News / USA

Russia, China Defend Syria Resolution Veto, US Calls Move 'Travesty'

Hundreds of Syrians living in Turkey and human right activists shout anti-Assad slogans as they stage a protest outside the Syrian consulate to condemn the latest killings by Syrian regime in Syria, in Istanbul, Turkey, Sunday, Feb. 5, 2012.
Hundreds of Syrians living in Turkey and human right activists shout anti-Assad slogans as they stage a protest outside the Syrian consulate to condemn the latest killings by Syrian regime in Syria, in Istanbul, Turkey, Sunday, Feb. 5, 2012.

Russia and China are defending their veto of a United Nations Security Council resolution that would have endorsed an Arab League plan for Syrian President Bashar al-Assad to transfer power to a deputy to help end Syria's months-long unrest.

The Russian government said Sunday it vetoed the Western and Arab-backed resolution the previous day because of what it viewed as "ultimatum-like" demands for the removal of Mr. Assad, Moscow's only military ally in the Middle East.  Moscow accused the resolution's supporters of lacking the "political will" to reach an international agreement on resolving the Syrian crisis. Thirteen of the Security Council's 15 members voted in favor of the draft.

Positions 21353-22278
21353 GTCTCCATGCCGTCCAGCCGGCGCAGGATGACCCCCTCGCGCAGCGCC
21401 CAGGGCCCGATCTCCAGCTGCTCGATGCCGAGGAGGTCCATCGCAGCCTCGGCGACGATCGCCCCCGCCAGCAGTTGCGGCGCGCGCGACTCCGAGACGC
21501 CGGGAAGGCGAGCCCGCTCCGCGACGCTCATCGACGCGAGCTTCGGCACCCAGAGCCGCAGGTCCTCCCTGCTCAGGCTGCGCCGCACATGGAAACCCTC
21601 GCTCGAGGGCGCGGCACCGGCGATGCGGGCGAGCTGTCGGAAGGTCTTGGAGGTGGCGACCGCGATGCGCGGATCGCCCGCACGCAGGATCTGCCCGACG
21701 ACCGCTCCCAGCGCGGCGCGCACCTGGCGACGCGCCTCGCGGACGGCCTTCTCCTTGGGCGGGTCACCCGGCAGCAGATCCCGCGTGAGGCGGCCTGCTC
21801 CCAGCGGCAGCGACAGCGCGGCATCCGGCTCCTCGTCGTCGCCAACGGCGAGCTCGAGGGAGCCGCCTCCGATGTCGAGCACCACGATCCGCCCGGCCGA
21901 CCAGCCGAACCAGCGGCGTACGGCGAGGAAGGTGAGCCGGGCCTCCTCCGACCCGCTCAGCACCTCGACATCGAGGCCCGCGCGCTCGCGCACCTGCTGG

Moscow also said its Foreign Minister Sergei Lavrov and spy agency chief Mikhail Fradkov will travel to Syria on Tuesday to call on President Assad to "rapidly" implement democratic reforms to stabilize the situation. Syria's 11-month opposition uprising against Mr. Assad's autocratic rule has escalated into open conflict between rebels and pro-Assad forces in recent months after a deadly government crackdown on peaceful protesters.